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Avvai Shanmugi is a 1996 Indian Tamil comedy film inspired by the English-language film Mrs Doubtfire starring Robin Williams.[1] It was directed by K. S. Ravikumar and written by Crazy Mohan. The film features Kamal Haasan in the lead role role with Meena, Gemini Ganesan, Nagesh, Heera, Manivannan and Nassar. The film's score and soundtrack were composed by Deva, while the film was produced by Ravindran and Hari. Avvai Shanmughi received high positive reviews and became a "Blockbuster" at the box office.[2]

Avvai Shanmugi
Directed byK. S. Ravikumar
Produced byR. Ravindran
K. P. Hari
Written byCrazy Mohan
Screenplay byK. S. Ravikumar
Story byCrazy Mohan
Music byDeva
CinematographyS. Murthy
Edited byK. Thanikachalam
Sree Mahalakshmi Combines
Distributed bySree Mahalakshmi Combines
Raaj Kamal Films International
Release date
  • 10 November 1996 (1996-11-10)
Running time
161 minutes

This film was remade in Hindi as Chachi 420, released the following year and met with the same success as latter.


The film starts in a courtroom where a woman Janaki (Meena) is fighting for divorce from her husband Pandian (Kamal Haasan). She offers various reasons for wanting a divorce. She has married Pandian against the wishes of her rich father Vishwanathan Iyer (Gemini Ganesan). But she isn't able to come to terms with living in Pandian's small house without amenities. Pandian is an assistant dance director with a modest income and is not able to spend much time with the family. All this accumulates and Janaki decides to apply for divorce, which is granted. The court orders that Pandian can meet his daughter Barathi, once a week and this is his only solace. His daughter, however, loves him a lot and doesn't like the arrangement. Basha (Nassar), Pandian's Muslim friend who works in a hotel as a chef, advises him to steal his daughter from Janaki. Pandian goes about trying to do as his friend suggests. In doing so, he is discovered; and now he cannot meet her at all. Then Pandian finds out that Vishwanathan Iyer has advertised for a woman to look after his granddaughter. Joseph (Nagesh) is a makeup man in films. In conversation with him, Pandian gets the idea of playing an old woman, so that he can be with his child and ex-wife without knowing them. Joseph agrees to this plan and the transformation is done from Pandian to "Avvai Shanmugi"-- (Kamal Haasan) a dignified, elderly Iyer woman. She applies for the job, but is rejected as another woman had been chosen. When Barathi is hurt shooting fireworks & catches on fire, Shanmugi throws her into a pond against the wishes of the household, who believe that wrapping in woolens is the proper way to put out a fire. When a doctor comes to take a look at Barathi's wound, he praises Shanmugi for administering the right treatment, which causes the family to dismiss the other girl and hire Shanmugi. When Barathi gets to properly meet Shanmugi, she recognizes her as Pandian almost immediately, as she could recognize her father's smell. Pandian begs her not to reveal his secret, to which she happily agrees.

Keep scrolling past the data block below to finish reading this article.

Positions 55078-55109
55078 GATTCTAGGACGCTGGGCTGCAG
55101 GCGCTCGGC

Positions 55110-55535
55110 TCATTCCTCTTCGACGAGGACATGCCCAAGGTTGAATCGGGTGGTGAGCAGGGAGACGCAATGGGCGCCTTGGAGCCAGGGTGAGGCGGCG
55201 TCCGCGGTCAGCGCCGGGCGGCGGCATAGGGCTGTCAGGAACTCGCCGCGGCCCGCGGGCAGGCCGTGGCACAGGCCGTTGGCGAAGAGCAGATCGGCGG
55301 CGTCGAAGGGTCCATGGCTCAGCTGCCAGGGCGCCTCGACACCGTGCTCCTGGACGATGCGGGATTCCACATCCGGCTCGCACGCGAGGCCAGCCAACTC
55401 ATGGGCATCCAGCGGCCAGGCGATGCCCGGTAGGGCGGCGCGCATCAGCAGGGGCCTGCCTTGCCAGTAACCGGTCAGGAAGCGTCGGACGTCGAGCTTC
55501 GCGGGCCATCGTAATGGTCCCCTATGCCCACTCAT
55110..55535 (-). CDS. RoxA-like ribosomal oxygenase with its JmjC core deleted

Rathna (Heera Rajgopal) is a girl who is in love with Pandian, but is constantly rebuffed. Basha takes up the role of a mute Iyer cook and is admitted into Vishwanathan Iyer's house on the recommendation of Shanmugi. However, Basha is caught later while doing his namaz, thereby shattering both lies—that he is mute and an Iyer. Hilarious circumstances follow and slowly Shanmugi manages to convince the household of her sincerity. So much so that Janaki's widowed father begins to develop a liking for Shanmugi and in fact proposes to her too. Around the same time, Mudaliyar (Manivannan), the house-owner of the place where Pandian lives, sympathizing with her for being a widow, happens to bump into Shanmugi. This happens many times and Mudaliyar, too, begins to develop a liking for her.